Banks operating in global trade have had to adapt quickly to the current 'business unusual' conditions. As part of this effort, digitalisation within trade finance has seen a timely surge. Joon Kim, Global Head of Trade Finance Product and Portfolio Management, BNY Mellon Treasury Services, explains.
As a result of the global lock-down, almost every aspect of trade – from value chains and logistics networks, to pending and production – has faced a series of profound challenges. With the grip of the situation still being felt the world over, what is being done to optimise the flow of trade finance transactions?
At the start of the crisis, banks quickly set in motion their business continuity plans (BCPs) to help mitigate disruption to trade. And they have been continuously evaluating and adapting them to the changing conditions ever since to ensure they are best-positioned to provide the tools their clients need.
There has been a sea change shift in attitudes towards the digitalisation of trade finance. As a traditionally physical, paper-intensive business, trade finance, performed from a 'working from home' environment, encountered a number of challenges. And, as it became clear that lockdowns would remain in place for the foreseeable future, the industry reacted swiftly – coming together to adopt a series of digital initiatives.
Adapting to the new landscape
Priorities and considerations within trade have shifted. The increased chance of companies being given ratings downgrades and the potential for economic downturns to occur, have provided a favourable environment for fraud and a riskier landscape than that prior to the pandemic. Additional due diligence became necessary.
For most banks, the appetite for risk has changed in line with the current circumstances. Rather than looking to onboard a number of new clients, many banks are focusing primarily on servicing their core clients. Doing business with the right counterparty, such as those with which banks have a longstanding relationship, is now more important than ever.
Accelerating digital change
Volumes of international trade have fallen significantly. The World Trade Organisation predicts that global trade will decrease by between 13% and 32% in 20201. But the shorter-term challenges currently being faced could be somewhat offset by the long-term benefits of an increasingly digital landscape.
Trade finance is a particularly paper-intensive business – a fact that has been complicated by the temporary shift away from physical interactions. Whether due to reduced airport capacity, couriers shutting down or offices closing, the fundamental changes to the way banks work has created numerous logistical difficulties when it comes to moving physical trade documents around the world.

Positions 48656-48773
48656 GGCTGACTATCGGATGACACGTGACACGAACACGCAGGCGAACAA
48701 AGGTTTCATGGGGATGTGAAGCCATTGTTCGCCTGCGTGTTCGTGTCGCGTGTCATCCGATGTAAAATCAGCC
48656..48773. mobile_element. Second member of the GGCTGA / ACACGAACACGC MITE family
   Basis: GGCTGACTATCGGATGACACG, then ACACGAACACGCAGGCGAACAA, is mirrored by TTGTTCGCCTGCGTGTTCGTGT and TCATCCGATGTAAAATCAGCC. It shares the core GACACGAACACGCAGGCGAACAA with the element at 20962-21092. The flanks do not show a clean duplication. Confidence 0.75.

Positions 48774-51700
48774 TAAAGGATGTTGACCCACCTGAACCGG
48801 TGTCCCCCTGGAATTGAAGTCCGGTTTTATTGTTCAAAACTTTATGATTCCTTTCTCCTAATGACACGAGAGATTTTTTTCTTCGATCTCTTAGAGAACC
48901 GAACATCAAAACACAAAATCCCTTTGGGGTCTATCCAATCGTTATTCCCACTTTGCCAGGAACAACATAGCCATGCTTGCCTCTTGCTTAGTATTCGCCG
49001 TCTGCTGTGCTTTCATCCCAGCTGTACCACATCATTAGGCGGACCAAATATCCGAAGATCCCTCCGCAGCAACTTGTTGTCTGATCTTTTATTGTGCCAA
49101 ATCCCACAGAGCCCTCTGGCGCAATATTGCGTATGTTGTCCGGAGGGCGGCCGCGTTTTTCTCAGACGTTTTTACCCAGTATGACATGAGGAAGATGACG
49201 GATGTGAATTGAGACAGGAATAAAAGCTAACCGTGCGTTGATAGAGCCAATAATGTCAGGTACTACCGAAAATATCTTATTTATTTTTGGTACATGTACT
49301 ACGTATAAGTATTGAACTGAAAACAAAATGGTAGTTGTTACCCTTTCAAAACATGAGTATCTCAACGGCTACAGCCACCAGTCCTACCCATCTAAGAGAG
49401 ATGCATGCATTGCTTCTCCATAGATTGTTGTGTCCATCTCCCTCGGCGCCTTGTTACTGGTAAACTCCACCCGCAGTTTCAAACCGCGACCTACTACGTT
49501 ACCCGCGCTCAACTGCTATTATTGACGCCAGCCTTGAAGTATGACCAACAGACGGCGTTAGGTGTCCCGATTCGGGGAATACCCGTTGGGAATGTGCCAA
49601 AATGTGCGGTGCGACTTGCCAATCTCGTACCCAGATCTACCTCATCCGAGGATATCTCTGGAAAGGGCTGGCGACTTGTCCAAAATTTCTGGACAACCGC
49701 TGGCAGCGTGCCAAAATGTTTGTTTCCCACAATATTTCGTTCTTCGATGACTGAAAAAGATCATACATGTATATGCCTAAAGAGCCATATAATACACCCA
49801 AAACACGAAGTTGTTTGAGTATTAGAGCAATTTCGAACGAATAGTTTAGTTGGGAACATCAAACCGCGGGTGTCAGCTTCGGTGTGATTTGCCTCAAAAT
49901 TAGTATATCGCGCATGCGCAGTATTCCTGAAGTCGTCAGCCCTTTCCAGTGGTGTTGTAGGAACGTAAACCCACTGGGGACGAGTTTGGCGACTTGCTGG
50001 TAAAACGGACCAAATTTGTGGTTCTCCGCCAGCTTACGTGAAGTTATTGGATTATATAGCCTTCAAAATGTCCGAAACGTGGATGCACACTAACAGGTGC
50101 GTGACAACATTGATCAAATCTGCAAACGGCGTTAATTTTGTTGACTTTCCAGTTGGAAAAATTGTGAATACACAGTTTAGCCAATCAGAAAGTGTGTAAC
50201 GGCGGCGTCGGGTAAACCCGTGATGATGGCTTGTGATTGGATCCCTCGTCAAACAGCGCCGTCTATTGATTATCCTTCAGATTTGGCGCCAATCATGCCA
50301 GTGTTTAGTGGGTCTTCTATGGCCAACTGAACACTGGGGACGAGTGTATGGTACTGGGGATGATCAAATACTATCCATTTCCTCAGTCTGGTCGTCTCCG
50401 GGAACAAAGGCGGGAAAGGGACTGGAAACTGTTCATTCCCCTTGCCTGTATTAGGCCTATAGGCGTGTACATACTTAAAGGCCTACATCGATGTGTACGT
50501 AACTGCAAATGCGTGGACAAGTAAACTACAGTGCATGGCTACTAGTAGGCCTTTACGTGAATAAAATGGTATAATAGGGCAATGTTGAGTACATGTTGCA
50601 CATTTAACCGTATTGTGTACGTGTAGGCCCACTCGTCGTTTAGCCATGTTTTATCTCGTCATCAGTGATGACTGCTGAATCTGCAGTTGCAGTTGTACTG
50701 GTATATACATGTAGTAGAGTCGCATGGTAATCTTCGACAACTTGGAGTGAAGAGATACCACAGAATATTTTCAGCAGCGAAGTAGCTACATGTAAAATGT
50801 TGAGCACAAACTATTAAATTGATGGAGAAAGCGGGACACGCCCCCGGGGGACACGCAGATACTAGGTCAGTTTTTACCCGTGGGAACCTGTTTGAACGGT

Fortunately, the industry is coming together to find new, digital means to ensure that the flow of trade can continue – with considerable progress having already been made. For example, export receivables collection documentation was typically sent from multiple branches and delivered via a courier to the partner bank. As employees are currently not in the office to receive the delivery, banks have created digitalised cover letters to allow trade to continue seamlessly. Elsewhere, the use of e-signatures in trade finance distribution transactions – instead of the traditional pen-to-paper method – has seen a surge in recent months.
That said, there remain instances where physical documents have to be presented and sent to an issuing bank. In such scenarios, banks are maintaining an active dialogue to ensure that paper documents can be received and, where complications arise, alternative arrangements – such as digital formats – are being facilitated. This communication throughout the chain – not just between banks but also with clients – is crucial to ensure both old and new procedures can be carried out effectively.
Looking to the future of trade
With digital processes coming to the fore to address current challenges, it has become evident that the current situation is helping accelerate trade’s digital journey, although efforts to leverage technological innovation had already been underway.
Among these initiatives is Marco Polo, a blockchain-based initiative that is enabling efficiency in the open account space. Its platform, which is powered by distributed ledger technology, enables the safe and seamless exchange of data and trade assets. This removes the need for participants to manually enter details into their own enterprise resource planning (ERP) systems or spreadsheets – helping to remove manual efforts and reduce paper-based processes.
Elsewhere, banks are applying optical character recognition (OCR) technology to internal operations to improve efficiencies and streamline transactions. OCR enables images of typed or handwritten text to be digitally converted into machine-encoded text. This removes the need to manually re-enter a client’s trade instructions, helping to reduce the risk of errors while improving speed and accuracy.
In combination, the immediate changes being made and the longer-term projects being worked on are helping to lay the foundation for the digital future of trade. And while some areas of trade, such as Letters of Credit, remain harder to digitalise than others, the industry is on the path toward profound change – one that will lead to changing attitudes, increased collaboration and greater adoption.
The views expressed herein are those of the author only and may not reflect the views of BNY Mellon. This does not constitute Treasury Services advice, or any other business or legal advice, and it should not be relied upon as such.